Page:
Boris Johnson has warned that Russia’s invasion of eastern Ukraine is “a pretext for a full-scale offensive.”
In a statement to the House of Commons this afternoon, Johnson warned that the worst-case scenario of “all-out war” in Ukraine is now entirely possible.
The prime minister said: “By denying the legitimacy of Ukraine as a state…Putin is creating a pretext for a full-scale offensive.”
Last night, Russia recognized the “independence” of the Donetsk and Lugansk regions in eastern Ukraine and began moving its troops into separatist territories for “peacekeeping missions,” sparking international outrage.
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At a morning briefing in Downing Street, the Prime Minister’s press secretary said that the entry of Russian troops into Ukraine “is tantamount to a new invasion.”
Number 10 added. The actions of Russian President Vladimir Putin violated international law and annulled the Minsk agreements.
This afternoon in the House of Commons, the Prime Minister announced the “first flurry” of economic sanctions against Russia, targeting five Russian banks and freezing the assets of three “wealthy individuals.”
The Prime Minister added that the UK “must prepare for a more protracted crisis”.
Opposition leader Keir Starmer called Russia’s entry into Ukraine “a black day for Europe.
Welcoming the government’s sanctions, Starmer said the government “should be ready to go further.”
“If we don’t respond with a full set of sanctions now, Putin will once again deprive us of the message that the benefits of aggression outweigh the costs.”
Chris Bryant, chairman of the All-Party Parliamentary Group on Russia, called the sanctions “surprisingly thin.”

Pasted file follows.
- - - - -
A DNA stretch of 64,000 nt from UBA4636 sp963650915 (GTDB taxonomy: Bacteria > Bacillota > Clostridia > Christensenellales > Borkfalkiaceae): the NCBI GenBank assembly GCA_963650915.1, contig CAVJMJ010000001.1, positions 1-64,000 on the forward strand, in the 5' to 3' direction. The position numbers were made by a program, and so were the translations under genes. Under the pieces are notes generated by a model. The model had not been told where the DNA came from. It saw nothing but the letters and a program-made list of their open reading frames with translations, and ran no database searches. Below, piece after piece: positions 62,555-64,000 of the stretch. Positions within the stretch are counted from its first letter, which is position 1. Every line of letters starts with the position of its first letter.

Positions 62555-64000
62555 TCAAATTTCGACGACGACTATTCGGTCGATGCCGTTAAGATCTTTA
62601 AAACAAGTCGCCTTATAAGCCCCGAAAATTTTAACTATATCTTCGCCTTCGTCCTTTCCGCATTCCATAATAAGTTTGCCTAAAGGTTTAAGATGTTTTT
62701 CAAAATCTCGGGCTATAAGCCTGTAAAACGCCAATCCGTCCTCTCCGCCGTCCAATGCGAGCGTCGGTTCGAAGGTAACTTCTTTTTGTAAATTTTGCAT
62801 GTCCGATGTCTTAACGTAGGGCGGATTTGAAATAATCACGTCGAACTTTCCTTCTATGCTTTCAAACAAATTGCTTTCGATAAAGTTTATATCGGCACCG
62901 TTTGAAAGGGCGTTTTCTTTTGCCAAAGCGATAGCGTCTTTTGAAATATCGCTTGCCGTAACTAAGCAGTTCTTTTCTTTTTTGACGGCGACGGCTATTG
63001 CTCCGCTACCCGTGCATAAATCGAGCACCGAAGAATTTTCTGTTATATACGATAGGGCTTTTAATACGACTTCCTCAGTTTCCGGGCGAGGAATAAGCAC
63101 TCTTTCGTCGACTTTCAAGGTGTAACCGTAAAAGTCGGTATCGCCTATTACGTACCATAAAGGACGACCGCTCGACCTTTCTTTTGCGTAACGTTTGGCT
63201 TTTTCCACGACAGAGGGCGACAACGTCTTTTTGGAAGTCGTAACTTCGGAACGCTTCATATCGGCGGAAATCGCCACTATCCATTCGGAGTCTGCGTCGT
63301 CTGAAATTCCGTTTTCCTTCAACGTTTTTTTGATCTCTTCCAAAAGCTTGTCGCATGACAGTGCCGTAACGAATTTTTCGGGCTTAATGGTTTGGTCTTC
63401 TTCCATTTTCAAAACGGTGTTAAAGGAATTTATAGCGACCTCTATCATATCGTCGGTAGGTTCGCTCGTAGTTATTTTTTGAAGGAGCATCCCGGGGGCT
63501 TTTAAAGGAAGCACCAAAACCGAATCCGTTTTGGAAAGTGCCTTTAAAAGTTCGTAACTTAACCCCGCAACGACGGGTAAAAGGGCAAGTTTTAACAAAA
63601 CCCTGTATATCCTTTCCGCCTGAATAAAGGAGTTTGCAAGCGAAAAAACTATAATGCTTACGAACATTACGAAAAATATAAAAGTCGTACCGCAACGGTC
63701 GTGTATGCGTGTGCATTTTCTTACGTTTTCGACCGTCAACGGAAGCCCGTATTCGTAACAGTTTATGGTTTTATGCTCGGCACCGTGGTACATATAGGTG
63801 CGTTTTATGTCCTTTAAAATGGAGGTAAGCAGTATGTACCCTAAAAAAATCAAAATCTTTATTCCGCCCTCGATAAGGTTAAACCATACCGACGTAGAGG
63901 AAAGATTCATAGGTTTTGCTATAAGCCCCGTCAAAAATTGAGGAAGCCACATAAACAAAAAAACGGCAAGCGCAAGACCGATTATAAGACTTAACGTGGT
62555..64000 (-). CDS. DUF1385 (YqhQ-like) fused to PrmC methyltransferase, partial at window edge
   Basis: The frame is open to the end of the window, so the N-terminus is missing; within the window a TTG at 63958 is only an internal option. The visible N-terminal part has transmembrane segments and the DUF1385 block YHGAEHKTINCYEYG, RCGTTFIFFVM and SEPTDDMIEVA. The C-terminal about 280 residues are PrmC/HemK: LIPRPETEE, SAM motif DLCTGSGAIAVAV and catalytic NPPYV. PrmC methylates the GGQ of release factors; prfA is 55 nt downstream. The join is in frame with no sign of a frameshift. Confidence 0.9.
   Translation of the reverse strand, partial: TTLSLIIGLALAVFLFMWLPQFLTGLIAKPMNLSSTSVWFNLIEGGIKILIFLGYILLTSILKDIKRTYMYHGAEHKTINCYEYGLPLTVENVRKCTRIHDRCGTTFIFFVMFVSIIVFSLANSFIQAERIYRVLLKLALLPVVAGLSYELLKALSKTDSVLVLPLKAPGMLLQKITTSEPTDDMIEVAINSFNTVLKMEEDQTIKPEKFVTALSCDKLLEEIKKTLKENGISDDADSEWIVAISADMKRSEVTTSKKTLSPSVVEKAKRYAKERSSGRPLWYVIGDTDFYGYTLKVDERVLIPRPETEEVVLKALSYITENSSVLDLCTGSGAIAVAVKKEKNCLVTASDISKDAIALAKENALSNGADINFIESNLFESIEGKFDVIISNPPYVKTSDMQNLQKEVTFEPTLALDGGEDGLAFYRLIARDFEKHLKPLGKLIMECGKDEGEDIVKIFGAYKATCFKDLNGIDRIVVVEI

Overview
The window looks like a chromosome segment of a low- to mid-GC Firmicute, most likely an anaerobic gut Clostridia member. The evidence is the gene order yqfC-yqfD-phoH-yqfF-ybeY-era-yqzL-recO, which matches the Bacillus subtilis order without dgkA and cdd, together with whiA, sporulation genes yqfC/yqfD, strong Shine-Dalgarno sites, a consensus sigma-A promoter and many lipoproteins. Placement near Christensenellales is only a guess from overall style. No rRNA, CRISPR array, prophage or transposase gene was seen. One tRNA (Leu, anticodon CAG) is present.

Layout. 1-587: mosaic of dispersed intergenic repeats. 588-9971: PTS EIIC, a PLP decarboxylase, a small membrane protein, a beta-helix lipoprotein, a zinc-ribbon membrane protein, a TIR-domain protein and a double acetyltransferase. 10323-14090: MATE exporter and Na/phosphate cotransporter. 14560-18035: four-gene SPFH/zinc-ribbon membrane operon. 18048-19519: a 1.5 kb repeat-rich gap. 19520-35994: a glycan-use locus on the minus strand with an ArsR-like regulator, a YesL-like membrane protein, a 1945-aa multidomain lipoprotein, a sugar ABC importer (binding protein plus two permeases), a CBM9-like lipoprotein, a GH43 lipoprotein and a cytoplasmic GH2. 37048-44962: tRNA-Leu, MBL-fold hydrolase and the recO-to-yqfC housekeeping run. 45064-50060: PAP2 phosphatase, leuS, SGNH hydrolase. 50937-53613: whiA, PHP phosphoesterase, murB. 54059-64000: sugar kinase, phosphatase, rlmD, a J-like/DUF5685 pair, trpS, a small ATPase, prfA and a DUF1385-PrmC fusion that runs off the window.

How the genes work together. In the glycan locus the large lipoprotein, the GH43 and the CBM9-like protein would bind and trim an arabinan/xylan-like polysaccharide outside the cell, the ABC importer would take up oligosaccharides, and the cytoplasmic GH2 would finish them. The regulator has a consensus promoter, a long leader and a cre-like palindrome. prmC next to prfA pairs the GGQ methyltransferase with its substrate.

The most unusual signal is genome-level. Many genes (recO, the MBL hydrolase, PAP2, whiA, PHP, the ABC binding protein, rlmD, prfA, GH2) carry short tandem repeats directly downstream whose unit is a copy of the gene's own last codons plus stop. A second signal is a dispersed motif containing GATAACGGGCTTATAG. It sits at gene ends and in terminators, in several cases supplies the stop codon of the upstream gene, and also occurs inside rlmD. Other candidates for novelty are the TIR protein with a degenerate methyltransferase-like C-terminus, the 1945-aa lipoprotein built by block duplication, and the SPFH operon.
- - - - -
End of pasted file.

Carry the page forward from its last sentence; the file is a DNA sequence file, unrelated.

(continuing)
When asked why the UK had not imposed a full set of pre-arranged sanctions against Russia, Downing Street said “we are not seeing a full-scale invasion at the moment.”
Johnson admitted in the House of Commons: “It is inevitable that we will put forward a much larger package of sanctions.”
The new UK economic sanctions follow Germany’s decision to halt construction of the $10 billion Nord Stream 2 gas pipeline.
German Chancellor Olaf Scholz previously did not want to impose sanctions that would affect the control project, but Scholz said that “today the situation is fundamentally different.”
A spokesman for the prime minister confirmed that Johnson was pleased with the cancellation of the project.
Number 10 said: “This is what the prime minister has been calling for for a long time … Europe must wean itself from Russian hydrocarbons.”
The UK currently receives 3% of its gas supplies from Russia, while Germany imports about 32% of its gas from Russia.
The Foreign Office also confirmed today that Liz Truss has summoned Russian Ambassador Andrey Kelin to explain his country’s actions.
Earlier this morning, Health Minister Sajid Javid said the Russian invasion of Ukraine was “as serious as” the 1962 Cuban Missile Crisis.